Abrahamic faiths are defined by the depersonalization of nature, the removal of demigods and reincarnation, and replacement of merit-based upliftment with faith-based salvation. They replaced mysticism, philosophy, and piety by contracts with God. This did not occur in a vacuum. It rather occurred with the desire to marginalize other religions by opposing what they were teaching and practicing in order to wrest political, religious, social, and cultural power from them. The Abrahamic religions could not succeed by making minor changes to what others were saying. It succeeded by reducing what one had to give while increasing what one would get in return.

For instance, Abrahamic faiths promised to wash away sins by confession, that the faithful would rise to heaven despite their sins, and that the believers will receive material comforts and a good life by such belief. Each of these required serious change an endeavor in the preceding religions. All those endeavors were replaced by a far simplified belief in the benevolence of God without any change in demeanor.

This strategy operates by reducing what you have to give and increasing what you get in return, and can be called “buy one and get two free”. The desire to beat other religions led to the exclusivism of Abrahamic faiths, which we don’t find in preceding religions because they were not engaged in competition for followers, power, wealth, and influence but only in doing what would better their present and future lives. Abrahamic faiths promised this betterment without requisite costs and penances.

The reason that Abrahamic faiths look different from the Vedic system at present is because they were dialectially responding to other religions that were similar to the Vedic system by offering a reduction in costs along with an increase in benefits.

However, to tell this story, we have to connect Gnostic texts, Nag Hammadi texts, and Dead Sea Scrolls to the Vedic system where costs are proportional to benefits. The religion that claims to get far greater benefits for far less costs is not yet another religion. It is a system of lies and deception to cheat people away from the truth by promising to grant everything that a person wants without having to work for it.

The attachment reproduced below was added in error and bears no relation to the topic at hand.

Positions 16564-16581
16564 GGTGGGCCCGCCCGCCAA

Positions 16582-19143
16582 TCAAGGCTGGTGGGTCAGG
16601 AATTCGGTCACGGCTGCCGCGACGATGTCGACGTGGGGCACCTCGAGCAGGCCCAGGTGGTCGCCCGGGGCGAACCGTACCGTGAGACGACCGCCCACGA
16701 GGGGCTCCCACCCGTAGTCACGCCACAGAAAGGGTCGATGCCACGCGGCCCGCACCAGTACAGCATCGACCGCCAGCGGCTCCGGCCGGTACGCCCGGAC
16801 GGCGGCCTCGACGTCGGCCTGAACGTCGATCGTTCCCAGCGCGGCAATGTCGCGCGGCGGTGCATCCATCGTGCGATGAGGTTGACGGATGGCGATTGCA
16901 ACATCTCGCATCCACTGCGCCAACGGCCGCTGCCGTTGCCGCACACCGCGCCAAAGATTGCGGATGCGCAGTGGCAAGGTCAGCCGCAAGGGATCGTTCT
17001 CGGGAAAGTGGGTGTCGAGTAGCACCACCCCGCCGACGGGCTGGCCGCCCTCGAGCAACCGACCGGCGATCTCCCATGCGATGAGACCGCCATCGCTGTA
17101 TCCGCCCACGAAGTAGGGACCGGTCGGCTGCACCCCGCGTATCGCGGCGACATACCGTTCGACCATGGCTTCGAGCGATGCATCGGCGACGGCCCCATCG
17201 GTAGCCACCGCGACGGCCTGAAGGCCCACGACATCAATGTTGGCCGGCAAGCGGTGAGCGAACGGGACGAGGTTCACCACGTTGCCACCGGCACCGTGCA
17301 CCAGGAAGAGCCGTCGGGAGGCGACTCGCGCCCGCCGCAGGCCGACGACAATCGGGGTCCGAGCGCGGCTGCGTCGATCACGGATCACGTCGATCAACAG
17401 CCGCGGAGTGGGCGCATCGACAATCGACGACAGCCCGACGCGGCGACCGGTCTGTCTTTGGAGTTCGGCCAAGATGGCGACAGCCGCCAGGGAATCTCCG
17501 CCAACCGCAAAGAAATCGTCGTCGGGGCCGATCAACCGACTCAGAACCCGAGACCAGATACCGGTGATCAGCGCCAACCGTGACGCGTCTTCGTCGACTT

New ideologies were born because people were greedy and lazy. Religion justified that greed and laziness by telling false stories of inherited sins and  salvation through mere conversion into a faith without any penance. They were promised luxuries gotten through theft from those who were not converted to that religion. Religion was used to justify murder and stealing. Unlike other religions rooted in the desire for salvation and truth, Abrahamic faiths were rooted in the desire for pleasure and power.

The Abrahamic academic does not tell this story because (a) it shows the Vedic system in much better light, and (b) it shows the Abrahamic faith in much poorer light. The Abrahamic academic uses dialectics within the Vedic and Western system, but never talks about how Western religions were rooted in the rejection fo all those ideologies that were either deeply influenced or lifted straight off of the Vedic system.